(or, a very nerdy post about asparagus)
Those great foodies, the ancient Romans, used this Latin expression to describe doing something quickly – meaning, “in the time it takes to cook asparagus.” And, like most good things in ancient Roman culture, asparagus was stolen from the Greeks. In the centuries since, asparagus has become an important vegetable to most European and several American cuisines, and in my tiny kitchen, it’s a staple.
You have to plan ahead with asparagus, especially during its very short season. Basically, if you’re able to buy absolutely fresh asparagus (grown no more than an hour or two away from where you plan to cook it), first of all, you should; and second, you should cook it as soon as possible. Of course this is true of pretty much all veggies but asparagus is particularly particular. Most folks recommend storing asparagus upright in a bowl or glass with a little water in the bottom. Turns out, not only should they be stored like flowers, they more or less are flowers, as part of the extended lily family. And, like flowers, you shouldn’t eat the dried-out or slimy ones. Er … hang on …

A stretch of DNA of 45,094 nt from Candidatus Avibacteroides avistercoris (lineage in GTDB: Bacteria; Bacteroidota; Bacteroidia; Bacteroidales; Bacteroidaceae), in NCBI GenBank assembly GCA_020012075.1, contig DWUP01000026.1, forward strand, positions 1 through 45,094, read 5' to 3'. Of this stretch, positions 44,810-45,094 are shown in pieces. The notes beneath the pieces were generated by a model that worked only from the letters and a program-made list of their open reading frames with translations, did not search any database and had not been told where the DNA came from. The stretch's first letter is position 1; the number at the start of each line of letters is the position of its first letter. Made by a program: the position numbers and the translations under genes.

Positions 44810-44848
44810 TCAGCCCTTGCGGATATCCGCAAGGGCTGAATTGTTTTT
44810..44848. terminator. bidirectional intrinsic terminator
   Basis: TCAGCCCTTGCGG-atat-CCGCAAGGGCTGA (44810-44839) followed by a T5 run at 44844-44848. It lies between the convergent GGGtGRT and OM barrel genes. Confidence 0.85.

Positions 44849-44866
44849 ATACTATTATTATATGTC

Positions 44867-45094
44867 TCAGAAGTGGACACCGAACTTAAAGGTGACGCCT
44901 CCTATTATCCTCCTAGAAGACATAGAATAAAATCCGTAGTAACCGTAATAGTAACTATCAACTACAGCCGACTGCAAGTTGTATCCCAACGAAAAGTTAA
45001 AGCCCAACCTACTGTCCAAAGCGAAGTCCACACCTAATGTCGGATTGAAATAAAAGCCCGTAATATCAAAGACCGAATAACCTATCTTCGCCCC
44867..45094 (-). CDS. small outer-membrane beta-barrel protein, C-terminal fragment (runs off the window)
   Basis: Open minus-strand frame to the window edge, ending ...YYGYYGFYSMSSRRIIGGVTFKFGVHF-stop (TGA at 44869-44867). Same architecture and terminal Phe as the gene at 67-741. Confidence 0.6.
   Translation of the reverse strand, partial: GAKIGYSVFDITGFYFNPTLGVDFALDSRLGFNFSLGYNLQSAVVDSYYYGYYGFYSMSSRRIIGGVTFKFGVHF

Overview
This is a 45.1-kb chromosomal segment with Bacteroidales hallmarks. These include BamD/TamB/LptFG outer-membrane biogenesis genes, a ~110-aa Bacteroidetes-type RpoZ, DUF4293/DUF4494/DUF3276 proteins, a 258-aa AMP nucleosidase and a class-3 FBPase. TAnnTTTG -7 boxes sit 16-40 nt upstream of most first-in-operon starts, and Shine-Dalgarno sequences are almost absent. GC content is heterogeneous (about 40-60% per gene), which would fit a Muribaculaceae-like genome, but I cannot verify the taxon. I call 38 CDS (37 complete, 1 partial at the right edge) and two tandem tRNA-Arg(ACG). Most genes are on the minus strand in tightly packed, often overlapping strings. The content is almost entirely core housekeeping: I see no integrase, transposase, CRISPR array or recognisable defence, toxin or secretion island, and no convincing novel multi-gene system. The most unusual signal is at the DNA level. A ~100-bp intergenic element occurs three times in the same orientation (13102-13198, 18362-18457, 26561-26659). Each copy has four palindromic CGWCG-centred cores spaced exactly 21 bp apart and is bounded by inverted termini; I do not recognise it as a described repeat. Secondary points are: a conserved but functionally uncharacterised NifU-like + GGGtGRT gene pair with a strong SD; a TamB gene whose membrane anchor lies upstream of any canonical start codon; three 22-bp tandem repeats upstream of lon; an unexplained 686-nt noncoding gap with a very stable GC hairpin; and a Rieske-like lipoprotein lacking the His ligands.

Of course, for most of us, decently good imported asparagus is almost always available. And – let’s be honest – most of us wouldn’t know the difference. Asparagus can grow pretty much anywhere there’s good, sandy soil, but it’s actually a perennial plant and has to occupy its space on the farm plot permanently, meaning it’s costing the farmer the space to grow it all the time and not just during its short season, on top of the price increase from having it shipped to your local supermarket. Most people who are determined enough to eat that many veggies in their diets are going to pay the out-of-season prices of asparagus to get it year-round – and why shouldn’t they?
Asparagus is good just about any old way – my personal favorite is to roast it, especially in a little olive oil and some bread crumbs (feeling indulgent? Throw some mozzarella on there, too). It’s also amazingly tender and perfectly salty when wrapped in prosciutto and gently roasted or grilled. This weekend I’m hoping to serve some just barely warmed, with some Old Bay aioli – ready and delicious, in the time it takes to cook the asparagus.
(photos by kpeeples/MPC 2011)
Asparagus. Retrieved 27 May, 2011 from http://cooksinfo.com/asparagus.
Asparagus. Retrieved 27 May, 2011 from http://www.bbc.co.uk/food/asparagus.
Herbst, S. & Herbst, R (2007). The New Food Lover’s Companion.